How do your customers get in touch with you? What should you do to help them get in contact? Where should you be visible and how are people likely to message you? You might be surprised …
Be where your customers are
There’s a good general rule that you should be where your customers are. That means physically as well as virtually.
- If people buy your type of thing at craft fairs and in shops, go to craft fairs and establish a presence in a few shops (many crafty shops will rent shelf space and/or take a commission. Take advice from other crafters on tips for choosing fairs – I have no idea about this myself)
- If your clients hang out in Pinterest or Instagram, make sure you have an account there, you use it on-brand and wisely, and you put your contact details on your profile
- Most people will do a web search when they’re looking for what you sell or provide – make sure you have a website, even if it’s just a landing page with contact, product and service details.
- I strongly suggest you add a contact form to your website. Most blogging platforms and website services like WordPress will have contact form templates for you to use.
- Many people will look on Facebook so make sure you have a Facebook page even if you don’t interact with it very much.
- If you have a Twitter profile, again, get those contact details on it.
- If you can’t help someone, try to pass them to someone who can.
How do customers contact me?
I’ve been observing how people have contacted me about genuine paid work opportunities over the past few months. Here are the ways they’ve done it:
- Contact form on my website – this is the main way in which people contact me. It comes straight through to my email, with the person’s email, so I can reply straight back to them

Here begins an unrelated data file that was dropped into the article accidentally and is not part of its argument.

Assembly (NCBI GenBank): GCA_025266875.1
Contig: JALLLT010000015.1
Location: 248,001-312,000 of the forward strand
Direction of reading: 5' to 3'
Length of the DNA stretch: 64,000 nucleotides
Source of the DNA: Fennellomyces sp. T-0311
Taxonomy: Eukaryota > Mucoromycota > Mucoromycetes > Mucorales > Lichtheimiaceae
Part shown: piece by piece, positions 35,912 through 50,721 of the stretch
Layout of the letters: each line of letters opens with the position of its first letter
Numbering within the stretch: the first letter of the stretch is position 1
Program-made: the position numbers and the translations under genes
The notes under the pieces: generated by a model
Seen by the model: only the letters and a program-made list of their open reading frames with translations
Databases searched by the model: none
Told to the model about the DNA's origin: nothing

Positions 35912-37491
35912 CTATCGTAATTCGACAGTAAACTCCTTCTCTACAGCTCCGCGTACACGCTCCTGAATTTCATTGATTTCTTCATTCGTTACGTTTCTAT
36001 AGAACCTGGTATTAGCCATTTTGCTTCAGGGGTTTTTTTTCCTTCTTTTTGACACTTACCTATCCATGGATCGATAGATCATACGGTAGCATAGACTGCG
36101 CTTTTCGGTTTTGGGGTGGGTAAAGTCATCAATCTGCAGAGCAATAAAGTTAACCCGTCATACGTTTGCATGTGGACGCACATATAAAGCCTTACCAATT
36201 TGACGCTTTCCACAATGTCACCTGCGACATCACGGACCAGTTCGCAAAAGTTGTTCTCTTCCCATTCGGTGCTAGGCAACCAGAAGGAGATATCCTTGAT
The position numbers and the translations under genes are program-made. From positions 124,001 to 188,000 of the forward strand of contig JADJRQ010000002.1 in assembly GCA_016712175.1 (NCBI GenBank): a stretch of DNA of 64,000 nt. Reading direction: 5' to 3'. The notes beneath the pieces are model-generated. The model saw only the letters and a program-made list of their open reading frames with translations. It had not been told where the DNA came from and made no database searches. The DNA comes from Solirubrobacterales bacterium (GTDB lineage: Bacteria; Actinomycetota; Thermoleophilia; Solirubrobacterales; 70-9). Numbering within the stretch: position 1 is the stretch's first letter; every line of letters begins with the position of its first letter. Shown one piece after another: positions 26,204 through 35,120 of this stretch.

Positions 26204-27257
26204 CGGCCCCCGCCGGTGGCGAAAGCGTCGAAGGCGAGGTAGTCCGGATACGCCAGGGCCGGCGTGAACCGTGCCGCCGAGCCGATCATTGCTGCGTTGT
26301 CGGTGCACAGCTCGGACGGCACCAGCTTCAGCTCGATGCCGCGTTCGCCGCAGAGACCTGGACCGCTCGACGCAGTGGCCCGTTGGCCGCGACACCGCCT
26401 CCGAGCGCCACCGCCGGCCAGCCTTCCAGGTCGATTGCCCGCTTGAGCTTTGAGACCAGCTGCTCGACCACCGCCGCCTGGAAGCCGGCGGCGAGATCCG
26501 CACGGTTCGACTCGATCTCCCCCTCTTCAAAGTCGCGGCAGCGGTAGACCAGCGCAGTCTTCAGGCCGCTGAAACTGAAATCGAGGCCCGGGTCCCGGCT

- Email – my email address is on my website, so I assume people pick it up from there, if they’re not a recommendation who has been given my email address by someone else
- Twitter – a public @ message – so make sure your Twitter account is open and allows messages
- Facebook – a question on my business page – make sure you enable alerts so you can see when these come through to you!
- Facebook – a Facebook Messenger request – these can get lost in “Other” messages – check that folder regularly
- Twitter – a direct message. This can only be sent by someone you mutually follow on Twitter but they still happen – watch out for alerts
- Phone – I have a dedicated mobile phone with its number on my website. I receive very few phone calls and because I leave my phone on voicemail most of the time (because I do a lot of work where I really have to concentrate), people who leave messages tend to email me as well anyway.
Other ways people might contact you:
- At networking events
- Through any messaging facilities on other social media sites
- By text message
The golden rules of social media contact
I’ve covered this in depth in an article about reciprocity but in general:
- Always respond to people who contact you – it’s only polite
- Take the conversation out of the public eye if it’s about prices and services
- Always be super-polite, even if it seems like someone is trying to get at you
- Do set expectations – if you’re not going to work weekends / late nights, maybe don’t reply to messages so quickly at the weekend or late at night, to set an expectation of office hours only (be prepared to make exceptions for a real jewel of a prospect, however!)
Summary: make yourself as available as you can; you never know where that lead will come from
Create yourself a website with a contact form as well as a list of contact details
Establish a presence on the very popular social media sites
Establish a presence on any social media sites that are relevant to your area of work
Always answer queries, taking them privately as soon as you can
If you can’t do a job for someone, try to recommend someone who can
In this article I’ve reminded you to keep as many avenues open as possible for people to contact you, and to follow that up by being responsive.
Other relevant articles on this blog
Coopetition versus competition